By Vassie Maharaj and Dr Vidette Bester, SRK Consulting
After more than a decade since the United Nations Guiding Principles on Business and Human Rights was ratified, the impact of mining and other industrial projects on human rights has become a centre-stage risk for financial institutions.
Beyond a general concern with how the private sector upholds human rights as part of its environmental, social and governance (ESG) commitment, the issue is increasingly pinpointed in due diligence studies and impact assessments. The studies we conduct often require a ‘deep dive’ into the question of human rights.
Many segments of society have become increasingly mobilised around human rights, labour practice, environmental compliance and anti-corruption measures. This has raised the potential for stakeholder concerns to boil over into the serious disruption and delays, and even collapse of projects.
It is little surprise, then, that lenders are today much more alive to a slew of human rights-related risks that project developers must carefully analyse and mitigate. A key aspect of identifying and addressing these risks is stakeholder engagement. This is seen, for instance, in the Global Industry Standards on Tailings Management (GISTM), which was fast-tracked in response to the catastrophic tailings dam failure in Brumadinho, Brazil in 2019.
The very first principle in the GISTM requires mining companies to respect the rights of project-affected people and meaningfully engage them at all phases of the tailing facility life cycle. Engagement with communities and other stakeholders – to really hear their voice – has become a vital element of respecting human rights.
Aspects like gender equality were gaining importance in the sustainability space. These concerns relate, for instance, to the reality of women often having less secure land rights. This makes them particularly vulnerable to land grabs, eviction and dispossession that are still associated with some large-scale developments in the extractives and agricultural sectors.
Any injustices in the treatment of project-affected people can raise warning flags about the project’s lack of sustainability – or at least certain strategic weaknesses. These are, of course, of great concern to everyone who wants the project to succeed, including funders – for whom there are considerable financial interests at stake.
A human rights focus is not new to environmental and social impact assessments (ESIAs).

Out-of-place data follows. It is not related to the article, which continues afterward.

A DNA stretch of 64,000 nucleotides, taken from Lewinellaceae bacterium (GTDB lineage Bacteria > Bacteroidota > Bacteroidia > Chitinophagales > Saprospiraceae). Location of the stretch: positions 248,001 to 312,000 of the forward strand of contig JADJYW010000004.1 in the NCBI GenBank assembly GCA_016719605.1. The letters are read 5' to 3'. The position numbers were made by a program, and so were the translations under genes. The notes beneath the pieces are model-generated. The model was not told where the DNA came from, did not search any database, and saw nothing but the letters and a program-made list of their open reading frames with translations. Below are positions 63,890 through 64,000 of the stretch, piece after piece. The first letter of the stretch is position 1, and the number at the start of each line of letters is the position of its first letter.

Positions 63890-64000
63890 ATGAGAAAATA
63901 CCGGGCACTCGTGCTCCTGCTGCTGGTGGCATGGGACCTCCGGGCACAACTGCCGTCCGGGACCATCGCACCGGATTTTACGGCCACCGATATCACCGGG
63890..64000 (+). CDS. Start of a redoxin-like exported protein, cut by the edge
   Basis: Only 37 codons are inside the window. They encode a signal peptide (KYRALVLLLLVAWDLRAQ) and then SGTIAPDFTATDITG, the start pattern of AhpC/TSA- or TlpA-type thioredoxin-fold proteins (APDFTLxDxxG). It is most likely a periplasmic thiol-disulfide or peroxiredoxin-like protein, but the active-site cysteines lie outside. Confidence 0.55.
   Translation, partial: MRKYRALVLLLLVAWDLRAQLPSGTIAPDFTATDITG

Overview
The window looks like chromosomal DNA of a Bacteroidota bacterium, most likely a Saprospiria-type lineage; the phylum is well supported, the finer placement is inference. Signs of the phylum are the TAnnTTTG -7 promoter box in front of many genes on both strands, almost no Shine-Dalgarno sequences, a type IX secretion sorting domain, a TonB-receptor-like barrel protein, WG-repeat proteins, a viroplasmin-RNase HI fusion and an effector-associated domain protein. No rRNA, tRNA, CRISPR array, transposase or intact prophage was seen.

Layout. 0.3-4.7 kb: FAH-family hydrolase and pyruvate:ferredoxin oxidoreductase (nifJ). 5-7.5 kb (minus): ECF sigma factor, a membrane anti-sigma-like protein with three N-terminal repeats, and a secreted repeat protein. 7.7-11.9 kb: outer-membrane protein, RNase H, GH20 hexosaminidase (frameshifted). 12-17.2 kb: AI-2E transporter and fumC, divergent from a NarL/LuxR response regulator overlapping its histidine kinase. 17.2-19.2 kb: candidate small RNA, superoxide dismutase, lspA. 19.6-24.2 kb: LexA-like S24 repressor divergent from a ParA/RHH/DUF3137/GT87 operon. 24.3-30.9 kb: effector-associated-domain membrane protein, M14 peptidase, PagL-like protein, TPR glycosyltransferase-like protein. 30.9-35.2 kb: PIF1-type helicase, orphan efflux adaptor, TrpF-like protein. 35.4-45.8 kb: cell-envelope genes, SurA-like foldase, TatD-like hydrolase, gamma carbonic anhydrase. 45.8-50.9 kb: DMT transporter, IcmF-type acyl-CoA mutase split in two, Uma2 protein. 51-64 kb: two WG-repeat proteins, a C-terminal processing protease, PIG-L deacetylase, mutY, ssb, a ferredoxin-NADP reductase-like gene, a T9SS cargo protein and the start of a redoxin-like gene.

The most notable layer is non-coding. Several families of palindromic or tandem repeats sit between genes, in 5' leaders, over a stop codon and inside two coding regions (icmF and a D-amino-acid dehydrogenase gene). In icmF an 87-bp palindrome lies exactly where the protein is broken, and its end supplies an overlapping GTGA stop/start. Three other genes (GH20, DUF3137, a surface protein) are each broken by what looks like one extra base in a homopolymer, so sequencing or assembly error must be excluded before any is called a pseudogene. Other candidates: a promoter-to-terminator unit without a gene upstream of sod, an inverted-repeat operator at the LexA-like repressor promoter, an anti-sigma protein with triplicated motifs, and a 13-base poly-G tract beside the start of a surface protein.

In many ways, people’s rights have always been embedded in our work as ESIA practitioners. When looking at environmental impacts such as water quality, air emissions or noise pollution, we consider how these will impact people’s health and basic needs – essentially their rights.
Lenders will frequently require SRK to include an in-depth assessment of human rights impacts within a due diligence or other study or review. One of their growing concerns is the reputational risk related to borrowers’ non-compliance with key industry benchmarks like the UN’s Guiding Principles and the International Finance Corporation (IFC) performance standards.
Among the foundational principles of the UN’s Guiding Principles is that business enterprises should have in place policies and processes appropriate to their size and circumstances. These would include a policy commitment to meet their responsibility to respect human rights, and a human rights due diligence process to identify, prevent, mitigate and account for how they address their impacts on human rights. There should also be processes in place to enable the remediation of any adverse human rights impacts that a business causes or to which it contributes.
The growing focus on human rights goes well beyond the operational realm into the project’s entire upstream and downstream supply chain, said Dr Bester. In Europe, the RE-SOURCING initiative is already paving the way for a common understanding about responsible sourcing between mineral producers and their Europe-based customers.
This project, in which SRK is involved, arises from decades of global concern about issues like child labour, slavery and unethical behaviour in the mineral supply chain. RE-SOURCING strives to promote both strategic agenda setting and coherent application of practices for responsible sourcing.
This work links strongly to lenders in the mining sector, for example, as there are minerals like cobalt that are increasingly important to the future of battery and renewable technology. With concerns about human rights in the artisanal mining sectors of countries like the Democratic Republic of Congo – where much of the world’s cobalt is mined – lenders to mining projects need to be fully informed about how projects plan to deal with these issues.